See click once, selecting it,
    now press and hold your RIGHT keyboard arrow,
    it will open-up the sub-tree(s) until it will get to the files.

    We are looking for a playlist file (ends with m3u8) that has the highest-resolution,
    in this case: chunklist_b1400000.m3u8 (if you're not seeing it, you'll need to go back to the browser and select the HD - high-resolution in the gear-button).

    Right click the chunklist_b1400000.m3u8 line,
    click "Copy as curl command".

    Open up notepad (Notepad++ or Notepad2 will do fine, Windows' Notepad not so much..),
    paste the content of the clipboard on to the notepad.

  7. You can close down Burp, we've got our data.

  8. we'll need two things, the cookie content which usually looks like this: Cookie: Ccookie=0x9c2c387ccf2578a3bc517b0de44e86e76851e9402fb913960396c704d7f4a423&?ctoken=&str=1587779070&exp=1587780270 (we don't need the wrapping ' characters!) and the URL itself which usually looks like this:,550,850,1400,.mp4/chunklist_b1400000.m3u8

    Open up a console window,
    if you're using Windows, use the Win+R combination,
    write down cmd and press Enter,
    You'll be getting into the folder of your Windows-user-profile.
    Type: cd Desktop and press Enter.

    Finally - we're going to download the video-content.

    Here is the FFMPEG-command:
    ffmpeg.exe -headers "Cookie: Ccookie=0x9c2c387ccf2578a3bc517b0de44e86e76851e9402fb913960396c704d7f4a423&?ctoken=&str=1587779070&exp=1587780270" -i ",550,850,1400,.mp4/chunklist_b1400000.m3u8" -c copy "myvideo.mkv"

    Go back to your notepad and copy the actual cookie-value, and URL for your video.
    You may choose any filename for your video, but make sure to use the .mkv-extension,
    press Enter to execute the command and wait until FFMPEG will finish downloading and mergin the video file. It will be done as fast as FFMPEG can download it, the "joining" part is done automatically and it will not encode the video (see -codec copy), so it take very little CPU power and no-additional processing-time.

  9. Tips:
    Say you'll be uploading the video to YouTube,
    have you noticed its resolution?

    You can open your desktop as a folder by running the command C:\Users\YOUR-USER-NAME\Desktop\,
    and if you have the details pane opened it will show you some of the video-properties.
    You can also open the video in VLC or Media-Player-Classic ( and look for the properties.

    This praticular video is "near HD" resolution,
    its width is 960 and its height is 540, once you'll upload it to YouTube,
    the nearest resolution in the YouTube player is 720p,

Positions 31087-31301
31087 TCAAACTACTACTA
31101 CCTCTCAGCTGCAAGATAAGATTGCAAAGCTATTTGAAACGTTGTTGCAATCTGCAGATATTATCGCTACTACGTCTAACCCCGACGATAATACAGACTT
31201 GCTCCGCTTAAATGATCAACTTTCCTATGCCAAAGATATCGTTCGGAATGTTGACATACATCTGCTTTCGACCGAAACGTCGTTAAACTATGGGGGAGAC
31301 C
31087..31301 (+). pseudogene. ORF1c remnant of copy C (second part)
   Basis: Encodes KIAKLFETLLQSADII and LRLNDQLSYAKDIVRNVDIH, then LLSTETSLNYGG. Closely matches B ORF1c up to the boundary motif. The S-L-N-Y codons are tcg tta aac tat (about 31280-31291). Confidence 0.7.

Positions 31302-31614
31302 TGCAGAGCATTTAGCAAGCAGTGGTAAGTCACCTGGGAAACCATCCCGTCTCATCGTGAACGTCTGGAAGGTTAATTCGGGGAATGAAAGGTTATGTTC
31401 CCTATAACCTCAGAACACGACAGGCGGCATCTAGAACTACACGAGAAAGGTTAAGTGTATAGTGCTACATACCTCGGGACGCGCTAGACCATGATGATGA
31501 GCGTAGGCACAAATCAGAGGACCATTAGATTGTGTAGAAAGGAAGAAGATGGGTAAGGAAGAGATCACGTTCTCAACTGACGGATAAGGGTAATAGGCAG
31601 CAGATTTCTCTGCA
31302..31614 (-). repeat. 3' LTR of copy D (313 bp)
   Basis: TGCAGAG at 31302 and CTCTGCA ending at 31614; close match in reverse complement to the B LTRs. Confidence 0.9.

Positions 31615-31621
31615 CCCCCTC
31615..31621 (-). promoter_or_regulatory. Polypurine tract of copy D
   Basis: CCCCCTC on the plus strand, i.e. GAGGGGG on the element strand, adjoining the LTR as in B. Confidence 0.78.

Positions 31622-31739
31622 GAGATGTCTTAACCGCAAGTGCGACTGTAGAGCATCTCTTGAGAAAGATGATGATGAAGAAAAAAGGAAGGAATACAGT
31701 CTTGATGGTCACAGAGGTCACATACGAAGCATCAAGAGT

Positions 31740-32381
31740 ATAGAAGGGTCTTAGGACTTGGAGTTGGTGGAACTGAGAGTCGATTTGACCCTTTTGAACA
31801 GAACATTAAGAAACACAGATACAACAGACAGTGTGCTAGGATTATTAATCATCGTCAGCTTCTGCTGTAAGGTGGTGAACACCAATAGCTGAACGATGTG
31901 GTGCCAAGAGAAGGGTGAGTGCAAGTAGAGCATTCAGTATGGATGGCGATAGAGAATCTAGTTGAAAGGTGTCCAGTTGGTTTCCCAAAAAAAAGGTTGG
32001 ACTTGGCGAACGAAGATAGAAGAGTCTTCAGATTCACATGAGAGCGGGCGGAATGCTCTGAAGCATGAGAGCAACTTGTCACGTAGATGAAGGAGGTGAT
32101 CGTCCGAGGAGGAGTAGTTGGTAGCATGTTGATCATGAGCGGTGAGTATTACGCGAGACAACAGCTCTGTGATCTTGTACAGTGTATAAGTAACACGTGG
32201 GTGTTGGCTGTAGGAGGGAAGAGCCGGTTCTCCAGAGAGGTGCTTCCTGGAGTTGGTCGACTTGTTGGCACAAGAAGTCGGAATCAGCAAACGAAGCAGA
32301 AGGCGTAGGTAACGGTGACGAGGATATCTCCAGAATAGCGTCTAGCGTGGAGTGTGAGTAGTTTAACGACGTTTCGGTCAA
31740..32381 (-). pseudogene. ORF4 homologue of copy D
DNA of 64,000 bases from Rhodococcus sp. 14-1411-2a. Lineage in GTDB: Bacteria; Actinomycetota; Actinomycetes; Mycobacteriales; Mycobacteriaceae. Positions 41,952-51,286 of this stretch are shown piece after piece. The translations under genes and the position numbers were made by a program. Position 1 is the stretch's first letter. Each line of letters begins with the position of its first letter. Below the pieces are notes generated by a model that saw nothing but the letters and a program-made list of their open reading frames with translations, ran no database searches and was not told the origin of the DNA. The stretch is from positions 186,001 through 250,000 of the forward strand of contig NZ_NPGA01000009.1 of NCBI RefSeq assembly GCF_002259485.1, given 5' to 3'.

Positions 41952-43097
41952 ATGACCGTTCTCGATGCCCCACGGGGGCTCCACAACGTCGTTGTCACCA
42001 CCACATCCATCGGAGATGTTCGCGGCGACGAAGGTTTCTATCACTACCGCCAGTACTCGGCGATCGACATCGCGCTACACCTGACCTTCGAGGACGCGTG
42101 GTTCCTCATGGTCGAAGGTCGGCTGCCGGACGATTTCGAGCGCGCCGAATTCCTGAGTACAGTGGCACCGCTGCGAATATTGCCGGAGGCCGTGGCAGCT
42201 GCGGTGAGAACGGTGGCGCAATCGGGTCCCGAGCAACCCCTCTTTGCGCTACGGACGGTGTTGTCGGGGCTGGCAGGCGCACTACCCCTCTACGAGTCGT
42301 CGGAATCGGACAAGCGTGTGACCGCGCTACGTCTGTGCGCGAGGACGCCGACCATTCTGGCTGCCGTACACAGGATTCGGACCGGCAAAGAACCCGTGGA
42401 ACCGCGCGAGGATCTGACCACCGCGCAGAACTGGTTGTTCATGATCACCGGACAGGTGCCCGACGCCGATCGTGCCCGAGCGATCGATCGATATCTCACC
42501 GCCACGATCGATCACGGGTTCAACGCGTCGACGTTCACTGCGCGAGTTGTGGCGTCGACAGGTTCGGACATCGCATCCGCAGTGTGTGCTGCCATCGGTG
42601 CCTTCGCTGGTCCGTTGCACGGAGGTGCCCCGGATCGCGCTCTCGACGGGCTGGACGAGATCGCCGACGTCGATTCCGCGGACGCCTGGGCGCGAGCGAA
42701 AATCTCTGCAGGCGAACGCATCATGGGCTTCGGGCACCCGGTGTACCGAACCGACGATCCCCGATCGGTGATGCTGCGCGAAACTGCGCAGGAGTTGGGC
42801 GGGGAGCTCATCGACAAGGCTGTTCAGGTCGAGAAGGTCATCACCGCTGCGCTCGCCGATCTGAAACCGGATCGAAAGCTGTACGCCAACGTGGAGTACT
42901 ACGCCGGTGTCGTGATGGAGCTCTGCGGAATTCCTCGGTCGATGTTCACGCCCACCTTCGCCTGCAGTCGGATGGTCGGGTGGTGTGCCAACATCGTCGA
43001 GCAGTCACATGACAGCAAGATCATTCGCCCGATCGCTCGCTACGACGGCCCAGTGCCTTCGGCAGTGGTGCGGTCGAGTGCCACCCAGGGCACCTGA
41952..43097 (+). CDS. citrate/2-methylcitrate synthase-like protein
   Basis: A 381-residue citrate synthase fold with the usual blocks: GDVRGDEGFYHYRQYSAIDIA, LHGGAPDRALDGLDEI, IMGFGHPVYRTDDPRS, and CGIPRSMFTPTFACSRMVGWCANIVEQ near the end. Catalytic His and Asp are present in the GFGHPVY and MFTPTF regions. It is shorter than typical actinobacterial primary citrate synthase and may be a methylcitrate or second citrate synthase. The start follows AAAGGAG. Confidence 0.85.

which is a shame, since the current resolution is much better.

    There is "a cheat" in which we'll resize the video, not much,
    until it will get to width of 1920 and height of 1080,
    this will allow the users to view the video at 1080p,
    although the official-YouTube app on smartphones won't usually allow the 1080p (try but YouTube on smart-TVs will!

    You don't have to do this step if you're fine with the video file "as is",
    and we're have to re-encode it, which means that ("officially") some quality will be lost,
    although you won't see it.

    We're going to use h.265 encoding which will result a half of file-size that would be in the old h.264 encoding (although it can take a lot of CPU and about 15-30 minutes of encoding time) - but at least your upload time will be very short.

    Also we're going to smooth the picture a bit with the built-in hqdn3d video-filter,
    it usually helps the video-compression process and removes noise and pixelations.

    ..also we're going to make sure the input video has (in this case it is already is) a proper 16:9 ration of width to height, but we'll pad it (with black background) in case needed before the scale-up so the original proportions will be kept.
    Next we'll use the scaling filter with -2 this makes sure the frame size is divisable by 2 as required by the MP4-frame size, with the proportion we gave before this isn't needed but this line is beautifuly-generic and I don't want to change it..

    Here is the command:
    ffmpeg -hide_banner -y -i "myvideo.mkv" -c:v libx265 -crf 26 -preset ultrafast -c:a copy -vf "fifo,pad=width=ih*16/9:height=ih:x=(ow-iw)/2:y=(oh-ih)/2:color=#00000000,scale=-2:1080,hqdn3d" "myvideo_hd.mkv"

    Keep in mind to specify the path to FFMPEG and your input and output file.

    Note that CRF 28 (for h.265) is like CRF 23 (for h.264) quality wise, but half the size.
    I've went to 26 to preserve more quality (will make the file-size a bit larger).

    If you need a smaller file-size, you can change the CRF switch to 30 (lower qulity, smaller file-size), and (if you don't care about waiting an hour+) switch to PRESET of veryslow (don't change quality, just lowers the file-size).

    If you have a computer with a strong graphic card, you might want to try using some GPU-processing,
    which help you to lower the CPU while processing.
    It is done by adding -hwaccel dxva2 before the -i "myvideo.mkv". It works well on most Windows, but if you have a Lenovo x220 (like me) or similar (where the GPU is part of the CPU, named something like "Intel 3000") don't bother, it won't get you any better result. If you DO have a proper-GPU you can try it (browse for information regarding Intel, nVidia and AMD GPUs)

    Here are some links about the video-filters:

    And about h.265 encoding: